As for the magnificence of the fleet, the thoroughness of the organization, the distances covered, and the duration of the voyages, they went far beyond the imagination of those few explorers of the West. Further, the voyages served as both cultural and diplomatic missions, prioritizing peaceful engagement over political and military action. If it were not for their remarkable maritime expertise, how could they have paved way for today’s naval escorts?

Second page of Inception composed and handwritten by my late father Mr. Soong Hsün-leng

Third page of Inception composed and handwritten by my late father Mr. Soong Hsün-leng

Indeed, are not the regions of the South Seas, India, Africa and such lands places where Chinese people have settled and flourished? Unfortunately, in later times those who hold power in government fail to show concern and empathy for their people in distant lands, and have nothing to do with them, resulting in disappointment to tens of thousands, and those who reside in foreign countries feel disconnected. A few strong-willed and self-confident clans ventured to develop their new frontiers, and became formidable adversaries. However they are from the same stock and share a common origin. 

In recent times, the turmoils in mainland China are causing widespread sufferings and hardships. Their reckless initiation of wars have only intensified grievances and discontent. Reflecting on the present and recalling the past, one is overwhelmed by loss and melancholy. 

Fourth page of Inception composed and handwritten by my late father Mr. Soong Hsün-leng

Fifth page of Inception composed and handwritten by my late father Mr. Soong Hsün-leng

The playwright Mr. Yao K’o is a talented and versatile man, renowned in artistic circles. In the midst of our country’s mayhem, he is like Keng Hsin (庚信 513-581) lamenting his profound grief. In the midst of our country’s fall, he is like Wang Ts’ai (王粲 177-217) articulating his lonesome sentiments. Dismayed by the distancing of the past, bemoaning the uncertainties of upheavals, he gathers the books on the history of the Ming dynasty, as well as a volume of Hsing-ch’a-sheng-lan (星槎勝覽), meticulously he sifted through all the stories and anecdotes concerning the voyages of Admiral Cheng Ho, separating the grain from the chaff, and writing the screenplay for the Movie Scenario of Admiral Chen Ho.

Under cinematic lighting, the camera will capture the distant shores and the remote peaks. On the performing stage, songs and dance will depict the remarkable achievements of our former country. It is not just about grandiose scale, it will evoke our memories of the majesty of the great Han empire. The delightful presentation itself will be sufficient to inspire admiration and reverence from future generations.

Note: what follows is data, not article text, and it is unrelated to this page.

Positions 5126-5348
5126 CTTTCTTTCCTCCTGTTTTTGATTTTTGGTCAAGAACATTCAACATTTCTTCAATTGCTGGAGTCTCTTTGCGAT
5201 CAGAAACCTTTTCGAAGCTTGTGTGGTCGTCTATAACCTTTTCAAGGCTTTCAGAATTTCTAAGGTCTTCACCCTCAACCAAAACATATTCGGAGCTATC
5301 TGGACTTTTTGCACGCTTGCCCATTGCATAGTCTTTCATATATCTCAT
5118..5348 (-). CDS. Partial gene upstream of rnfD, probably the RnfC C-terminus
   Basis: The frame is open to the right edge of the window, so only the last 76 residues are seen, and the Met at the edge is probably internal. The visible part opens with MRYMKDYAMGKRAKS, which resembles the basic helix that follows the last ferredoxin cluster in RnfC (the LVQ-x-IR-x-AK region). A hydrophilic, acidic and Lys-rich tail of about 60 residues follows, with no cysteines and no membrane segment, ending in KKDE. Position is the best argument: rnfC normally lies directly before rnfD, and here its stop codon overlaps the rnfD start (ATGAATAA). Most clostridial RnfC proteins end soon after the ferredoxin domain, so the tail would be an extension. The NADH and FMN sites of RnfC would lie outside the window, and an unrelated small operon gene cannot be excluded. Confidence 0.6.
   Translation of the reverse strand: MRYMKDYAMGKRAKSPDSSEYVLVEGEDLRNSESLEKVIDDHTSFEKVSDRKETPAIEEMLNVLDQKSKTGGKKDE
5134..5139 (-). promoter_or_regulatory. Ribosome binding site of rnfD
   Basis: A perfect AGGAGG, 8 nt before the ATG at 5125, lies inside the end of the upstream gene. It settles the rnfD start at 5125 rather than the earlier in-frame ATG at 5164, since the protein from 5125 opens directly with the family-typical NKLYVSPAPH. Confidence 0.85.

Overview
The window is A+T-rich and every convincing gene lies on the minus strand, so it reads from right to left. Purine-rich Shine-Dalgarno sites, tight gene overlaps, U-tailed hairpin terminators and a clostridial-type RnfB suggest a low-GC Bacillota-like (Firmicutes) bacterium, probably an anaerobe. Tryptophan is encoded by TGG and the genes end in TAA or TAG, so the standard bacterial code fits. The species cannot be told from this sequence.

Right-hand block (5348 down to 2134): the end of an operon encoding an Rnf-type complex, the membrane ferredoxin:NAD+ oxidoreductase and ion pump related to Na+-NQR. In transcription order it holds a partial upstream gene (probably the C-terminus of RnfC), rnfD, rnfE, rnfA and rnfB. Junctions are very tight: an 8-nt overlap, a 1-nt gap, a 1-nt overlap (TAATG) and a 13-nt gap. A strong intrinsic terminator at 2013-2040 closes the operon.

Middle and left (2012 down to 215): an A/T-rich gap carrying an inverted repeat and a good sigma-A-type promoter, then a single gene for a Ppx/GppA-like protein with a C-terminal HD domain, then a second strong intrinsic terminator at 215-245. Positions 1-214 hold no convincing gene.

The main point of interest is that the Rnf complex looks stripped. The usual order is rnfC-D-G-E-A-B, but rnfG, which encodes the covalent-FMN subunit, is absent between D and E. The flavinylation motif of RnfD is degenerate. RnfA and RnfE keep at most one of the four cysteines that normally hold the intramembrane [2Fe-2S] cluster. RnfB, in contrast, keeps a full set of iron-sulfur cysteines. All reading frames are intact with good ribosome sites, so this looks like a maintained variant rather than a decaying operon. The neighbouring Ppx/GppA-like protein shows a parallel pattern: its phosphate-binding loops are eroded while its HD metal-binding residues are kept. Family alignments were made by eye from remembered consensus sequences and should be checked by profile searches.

For those of us who studied history in our childhood, we are now encountering turmoil and separation in our adulthood, becoming wanderers in this world. Our earnest aspirations to serve the country have been in vain, working against the tempest, our efforts have yet to bear fruit.

Sixth page of Inception composed and handwritten by my late father Mr. Soong Hsün-leng

Seventh page of Inception composed and handwritten by my late father Mr. Soong Hsün-leng

As I ponder on the production of this film, it will not only document the grand achievements of the Ming dynasty, but will also promote the indomitable spirit of the Chinese in the context of maritime exploration. It is most meaningful and should be strongly promoted. However, starting the film production process requires massive mobilization of people, multiple outdoor locations, and many film props. Without sufficient funding, it will be difficult to achieve the desired outcome. Moreover, with the present downturn in industry and commerce, with a difficult economy, the only practical way is to appeal to willing individuals from all walks of life. It is only through collective effort and joint investment that perhaps enough resources can be gathered to achieve this goal, like assembling a coat from pieces of fur or building a tower with gathered sand. 

If funding arrives promptly, it is expected that film production can start in late autumn or early winter. This timing aligns with the 550th anniversary of Admiral Cheng Ho’s first voyage to the Western Seas, providing an opportune moment for the release of the movie. As for box office returns, considering it’s significance in promoting the history of the motherland and the close connection with various places in the South Seas, it is envisaged that theatres and cinemas overseas will compete eagerly for its screening and audiences will jockey to watch it.”

First page of The Simple Prospectus of Four Seas Film Corporation Ltd. composed and handwritten by my late father Mr. Soong Hsün-leng